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Publication numberUS2589321 A
Publication typeGrant
Publication dateMar 18, 1952
Filing dateMar 4, 1948
Priority dateMar 4, 1948
Publication numberUS 2589321 A, US 2589321A, US-A-2589321, US2589321 A, US2589321A
InventorsAnderson William A
Original AssigneeAnderson Miller And Poston Mfg
Export CitationBiBTeX, EndNote, RefMan
External Links: USPTO, USPTO Assignment, Espacenet
Irrigation system
US 2589321 A
Abstract  available in
Images(2)
Previous page
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Claims  available in
Description  (OCR text may contain errors)

March 18, 1952 w. A. ANDERSON 9,

IRRIGATION SYSTEM Filed March 4, 1948 2 SHEETS-SHEET 1 I ll 6 34 I INVENTOR.

[40/04/7714. ,4/7ae/z5'0/7 grro/P/wY March 18, 1952 Filed March 4, 1948 j 1| IIIIHIIHH W. A. ANDERSON IRRIGATION SYSTEM 2 SHEETS-SHEET 2 IN V EN TOR.

gr/M Am /$0 ATTORIV Y Patented Mar. 18, 1952 IRRIGATION SYSTEM William A. Anderson, Spokane, Wash, assignor to Anderson-Miller and Pcston Mfg. 00.,

Spokane, Wash.

Application March 4:, 1948, Serial No. 13,040

3 Claims. 1

This invention relates to an improved coupling and valve for an irrigation system and it is one object of the invention to provide a coupling by means of which a branch pipe may be connected with a main pipe line and temporarily held in operative connection with the main line, the branch pipe being then detached and moved to another location along the main pipe line. It will thus be seen that by providing a main pipe line extending from a force pump and transferring a distributor pipe from one outlet of the main pipe line to another an entire field may be progressively watered and the distributor pipe then moved to another field to be irrigated.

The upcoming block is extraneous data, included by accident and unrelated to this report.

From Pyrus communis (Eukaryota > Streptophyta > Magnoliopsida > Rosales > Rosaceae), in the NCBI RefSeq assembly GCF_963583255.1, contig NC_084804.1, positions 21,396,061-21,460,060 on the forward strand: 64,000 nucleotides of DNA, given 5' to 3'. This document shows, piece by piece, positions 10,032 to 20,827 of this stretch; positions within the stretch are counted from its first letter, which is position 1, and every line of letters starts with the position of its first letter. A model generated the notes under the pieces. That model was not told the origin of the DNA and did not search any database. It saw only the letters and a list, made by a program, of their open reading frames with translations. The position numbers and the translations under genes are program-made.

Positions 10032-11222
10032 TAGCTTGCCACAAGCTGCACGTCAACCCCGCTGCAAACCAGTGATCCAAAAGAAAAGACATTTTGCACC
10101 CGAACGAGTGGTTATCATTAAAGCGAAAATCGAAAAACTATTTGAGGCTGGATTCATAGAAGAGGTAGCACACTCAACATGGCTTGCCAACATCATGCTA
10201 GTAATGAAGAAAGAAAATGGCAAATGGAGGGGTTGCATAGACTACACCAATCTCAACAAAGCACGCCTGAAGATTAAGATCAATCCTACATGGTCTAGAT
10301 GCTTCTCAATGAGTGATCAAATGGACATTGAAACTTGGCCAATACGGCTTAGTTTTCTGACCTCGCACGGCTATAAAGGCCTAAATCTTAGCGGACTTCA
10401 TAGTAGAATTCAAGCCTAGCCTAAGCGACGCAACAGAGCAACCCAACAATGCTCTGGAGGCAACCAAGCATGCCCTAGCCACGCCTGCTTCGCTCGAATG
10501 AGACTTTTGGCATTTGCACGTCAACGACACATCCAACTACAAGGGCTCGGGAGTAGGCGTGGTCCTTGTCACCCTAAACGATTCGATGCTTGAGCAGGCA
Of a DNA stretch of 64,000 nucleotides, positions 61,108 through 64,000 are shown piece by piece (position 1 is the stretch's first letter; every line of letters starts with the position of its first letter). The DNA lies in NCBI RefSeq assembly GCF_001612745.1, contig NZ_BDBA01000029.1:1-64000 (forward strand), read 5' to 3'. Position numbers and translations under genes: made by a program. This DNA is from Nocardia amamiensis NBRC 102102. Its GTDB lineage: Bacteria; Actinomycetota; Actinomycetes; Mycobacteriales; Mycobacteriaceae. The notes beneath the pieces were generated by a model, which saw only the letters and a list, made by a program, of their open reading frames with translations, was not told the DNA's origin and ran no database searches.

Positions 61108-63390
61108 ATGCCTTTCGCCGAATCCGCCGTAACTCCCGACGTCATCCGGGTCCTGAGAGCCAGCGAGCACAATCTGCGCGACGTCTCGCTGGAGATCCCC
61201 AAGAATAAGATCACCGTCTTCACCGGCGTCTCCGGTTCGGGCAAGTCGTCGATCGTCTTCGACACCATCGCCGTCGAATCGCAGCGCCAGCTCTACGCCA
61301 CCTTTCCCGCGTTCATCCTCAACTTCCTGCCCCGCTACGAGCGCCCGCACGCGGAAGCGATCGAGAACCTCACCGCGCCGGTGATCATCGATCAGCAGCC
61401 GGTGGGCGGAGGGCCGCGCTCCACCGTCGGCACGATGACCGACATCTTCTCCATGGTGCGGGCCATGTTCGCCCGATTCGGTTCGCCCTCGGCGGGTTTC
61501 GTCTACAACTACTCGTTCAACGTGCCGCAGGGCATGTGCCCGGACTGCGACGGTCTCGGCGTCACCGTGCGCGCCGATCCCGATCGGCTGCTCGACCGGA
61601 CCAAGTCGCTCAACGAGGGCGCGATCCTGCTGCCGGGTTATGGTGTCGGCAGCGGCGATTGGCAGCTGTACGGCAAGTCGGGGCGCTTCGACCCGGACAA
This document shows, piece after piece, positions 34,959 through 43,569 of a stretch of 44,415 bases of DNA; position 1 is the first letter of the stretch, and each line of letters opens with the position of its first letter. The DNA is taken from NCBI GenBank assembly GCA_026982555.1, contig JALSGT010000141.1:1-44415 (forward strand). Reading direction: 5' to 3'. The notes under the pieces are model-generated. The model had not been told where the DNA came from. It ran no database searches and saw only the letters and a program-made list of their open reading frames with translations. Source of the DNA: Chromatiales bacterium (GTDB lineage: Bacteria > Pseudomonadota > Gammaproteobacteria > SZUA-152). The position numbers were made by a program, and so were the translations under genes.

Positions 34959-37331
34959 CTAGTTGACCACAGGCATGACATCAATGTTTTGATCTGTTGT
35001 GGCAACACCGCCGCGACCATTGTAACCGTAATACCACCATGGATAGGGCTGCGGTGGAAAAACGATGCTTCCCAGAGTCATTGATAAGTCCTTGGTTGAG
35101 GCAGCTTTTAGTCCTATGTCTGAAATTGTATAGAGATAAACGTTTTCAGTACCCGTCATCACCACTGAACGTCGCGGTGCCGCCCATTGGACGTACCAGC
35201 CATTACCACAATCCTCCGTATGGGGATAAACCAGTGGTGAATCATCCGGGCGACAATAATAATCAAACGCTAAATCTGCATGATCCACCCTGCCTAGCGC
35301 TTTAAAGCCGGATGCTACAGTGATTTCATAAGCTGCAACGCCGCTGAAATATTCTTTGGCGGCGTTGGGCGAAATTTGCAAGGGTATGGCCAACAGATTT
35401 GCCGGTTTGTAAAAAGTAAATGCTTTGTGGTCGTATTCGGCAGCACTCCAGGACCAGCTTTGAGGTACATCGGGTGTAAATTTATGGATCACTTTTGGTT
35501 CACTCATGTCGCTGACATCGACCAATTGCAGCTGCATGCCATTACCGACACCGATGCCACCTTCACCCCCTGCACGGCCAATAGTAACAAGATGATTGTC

Another object of the invention is to provide an elbow coupling of such construction that it may be easily applied to an upstanding neck of a T-coupling interposed between pipe sections of a main pipe line and also connected with an end of a distributor pipe, the elbow coupling being so secured to the neck of the T-coupling that it may be easily and quickly released without use of wrenches or like tools when the distributor pipe is to be transferred to another T-coupling.

' Another object of the invention is to provide the T-ooupling with a valve having an upwardly extending stem and the elbow coupling with a turning shaft which has turning engagement with the valve stem when the elbow coupling is applied to the neck of the T-coupling and is released from the valve stem when the elbow coupling is drawn upwardly out of engagement with the T-coupling.

Another object of the invention is to provide an elbow coupling which will be firmly held to the distributor pipe but may be easily released therefrom when so desired.

Another object of the invention is to provide a combined coupling and valve which is of simple construction, efficient in operation and capable of being manufactured at low cost.